The general view of Russell's work among philosophers has been that repeatedly, during his long and distinguished career, crucial changes of mind on fundamental points were significant enough to cause him to successively adopt a diversity of radically new philosophical positions. Thus, Russell is seen to have embraced and then abandoned, amongst others, neo-Hegelianism, Platonic realism, phenomenalism and logical atomism, before settling finally on a form of neutral monism that philosophers have generally found to be incredible. However, in recent years there have been signs of increasing awareness that the extent to which Russell was prone to change philosophical position may have been greatly exaggerated. This book represents the first detailed attempt to trace the fundamental unity that lies within all of Russell's philosophical work, as well as the reasons behind those limited orderly changes that did, in fact, occur within it. The main thesis of the book is that there is a lot more continuity in Russell's philosophy than has been usually acknowledged, and that the major changes that do occur are much more orderly than Russell's reputation for erratically changing his views allows. Drawing on a wide selection of Russell's own statements, a general account of Russellian analysis is developed which shows it to have a highly organised structure, which he consistently applies throughout all of his post-idealist philosophising. This book is addressed primarily to serious students of Russell's philosophy, and is suitable for use in both postgraduate and undergraduate courses on Russell's philosophy generally, on specific aspects of his work, or on analytic philosophy in the twentieth century. However, the book is written clearly enough to be read by the many general readers interested in finding out more about Russell's philosophy.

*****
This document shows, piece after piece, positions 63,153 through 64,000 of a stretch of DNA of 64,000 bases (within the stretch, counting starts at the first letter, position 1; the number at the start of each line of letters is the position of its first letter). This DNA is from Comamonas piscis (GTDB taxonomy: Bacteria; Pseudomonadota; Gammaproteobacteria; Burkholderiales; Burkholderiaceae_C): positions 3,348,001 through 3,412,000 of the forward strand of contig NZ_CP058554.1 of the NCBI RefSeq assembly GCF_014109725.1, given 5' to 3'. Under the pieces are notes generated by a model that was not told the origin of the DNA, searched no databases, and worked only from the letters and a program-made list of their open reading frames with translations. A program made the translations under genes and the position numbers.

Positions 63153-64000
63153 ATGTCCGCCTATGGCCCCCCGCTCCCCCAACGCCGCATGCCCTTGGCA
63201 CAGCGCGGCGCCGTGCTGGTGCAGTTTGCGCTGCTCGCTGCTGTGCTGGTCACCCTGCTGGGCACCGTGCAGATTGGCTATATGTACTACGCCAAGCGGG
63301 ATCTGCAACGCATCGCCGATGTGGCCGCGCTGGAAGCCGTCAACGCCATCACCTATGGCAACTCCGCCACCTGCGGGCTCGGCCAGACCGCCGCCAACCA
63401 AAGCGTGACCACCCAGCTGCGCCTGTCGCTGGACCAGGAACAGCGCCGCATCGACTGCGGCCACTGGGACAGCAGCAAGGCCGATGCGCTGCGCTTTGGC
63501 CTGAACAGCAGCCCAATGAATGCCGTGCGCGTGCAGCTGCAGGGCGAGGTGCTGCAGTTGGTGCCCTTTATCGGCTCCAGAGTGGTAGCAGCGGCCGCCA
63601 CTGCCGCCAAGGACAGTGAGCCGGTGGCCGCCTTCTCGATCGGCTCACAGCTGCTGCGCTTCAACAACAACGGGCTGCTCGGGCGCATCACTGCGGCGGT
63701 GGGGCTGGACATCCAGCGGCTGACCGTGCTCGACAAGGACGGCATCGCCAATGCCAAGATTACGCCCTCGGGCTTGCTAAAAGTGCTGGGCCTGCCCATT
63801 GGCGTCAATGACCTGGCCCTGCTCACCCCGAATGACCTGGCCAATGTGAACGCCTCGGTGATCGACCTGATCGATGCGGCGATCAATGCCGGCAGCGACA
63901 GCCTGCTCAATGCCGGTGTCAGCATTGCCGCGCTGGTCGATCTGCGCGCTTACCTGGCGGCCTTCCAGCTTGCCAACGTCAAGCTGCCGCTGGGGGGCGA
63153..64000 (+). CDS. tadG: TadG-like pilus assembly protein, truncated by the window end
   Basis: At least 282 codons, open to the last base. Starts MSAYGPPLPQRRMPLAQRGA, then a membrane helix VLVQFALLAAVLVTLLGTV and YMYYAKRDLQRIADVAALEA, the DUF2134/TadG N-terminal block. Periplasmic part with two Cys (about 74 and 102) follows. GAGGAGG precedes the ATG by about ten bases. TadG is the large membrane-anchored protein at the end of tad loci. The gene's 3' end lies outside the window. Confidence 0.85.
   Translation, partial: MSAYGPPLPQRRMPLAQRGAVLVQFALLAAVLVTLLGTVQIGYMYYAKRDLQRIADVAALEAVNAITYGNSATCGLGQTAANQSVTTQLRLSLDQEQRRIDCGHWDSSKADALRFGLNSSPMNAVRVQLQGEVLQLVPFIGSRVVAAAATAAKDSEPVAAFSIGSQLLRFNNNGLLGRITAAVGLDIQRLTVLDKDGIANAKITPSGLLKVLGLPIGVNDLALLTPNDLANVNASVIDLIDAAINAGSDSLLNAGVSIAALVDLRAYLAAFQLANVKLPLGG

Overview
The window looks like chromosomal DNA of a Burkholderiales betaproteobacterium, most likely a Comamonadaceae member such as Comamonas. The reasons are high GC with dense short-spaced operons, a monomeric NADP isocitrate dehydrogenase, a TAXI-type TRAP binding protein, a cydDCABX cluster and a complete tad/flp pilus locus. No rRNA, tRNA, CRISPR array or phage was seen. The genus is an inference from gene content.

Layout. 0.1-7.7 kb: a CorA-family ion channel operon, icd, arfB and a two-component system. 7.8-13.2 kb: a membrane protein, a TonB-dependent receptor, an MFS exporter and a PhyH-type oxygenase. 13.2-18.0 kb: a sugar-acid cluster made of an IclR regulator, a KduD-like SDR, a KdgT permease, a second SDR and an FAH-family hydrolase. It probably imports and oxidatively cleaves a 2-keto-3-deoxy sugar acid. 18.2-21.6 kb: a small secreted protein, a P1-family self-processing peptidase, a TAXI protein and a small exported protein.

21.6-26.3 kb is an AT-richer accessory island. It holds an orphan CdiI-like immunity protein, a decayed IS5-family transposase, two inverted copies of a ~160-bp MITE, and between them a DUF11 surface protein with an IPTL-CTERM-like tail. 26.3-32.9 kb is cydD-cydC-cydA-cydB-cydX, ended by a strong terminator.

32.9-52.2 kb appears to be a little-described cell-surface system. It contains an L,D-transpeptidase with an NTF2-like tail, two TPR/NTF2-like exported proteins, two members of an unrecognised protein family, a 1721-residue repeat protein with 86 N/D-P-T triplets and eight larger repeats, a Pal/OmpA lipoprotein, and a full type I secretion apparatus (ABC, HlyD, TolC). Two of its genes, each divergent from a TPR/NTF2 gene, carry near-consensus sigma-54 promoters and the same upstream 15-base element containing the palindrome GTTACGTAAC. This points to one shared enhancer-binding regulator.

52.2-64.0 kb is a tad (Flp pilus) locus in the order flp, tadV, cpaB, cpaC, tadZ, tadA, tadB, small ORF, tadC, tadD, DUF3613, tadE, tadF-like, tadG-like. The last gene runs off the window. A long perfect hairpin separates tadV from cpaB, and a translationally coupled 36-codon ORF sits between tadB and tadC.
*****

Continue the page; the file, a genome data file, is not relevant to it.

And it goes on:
`... Hager has produced a much-needed demonstration of the constancy in Russell's philosophical methodology. ... the book becomes both a useful guide to Russell's methodology and a detailed dictionary of vital philosophical quotations. In addition, Hager provides an array of diagrams, charts, lists, and other graphics to clearly illuminate his central findings ... I found Hager's work on Russell to be impressive and insightful. ... Hager gives us a useful discussion of methodology and a valuable source book of Russell's views on doing philosophy well.'
John Shosky in The Bertrand Russell Society Quarterly, 89 (1996)
`Hager presents his account with admirable clarity and anchors it firmly in Russells' writings. He is concerned with what Russell actually thought, rather than with what, according to later philosophers, he ought to have thought. ... Few other books are available which range so widely over Russell's philosophy.'
Nicholas Griffin in Australian Journal of Philosophy, 74 (1996)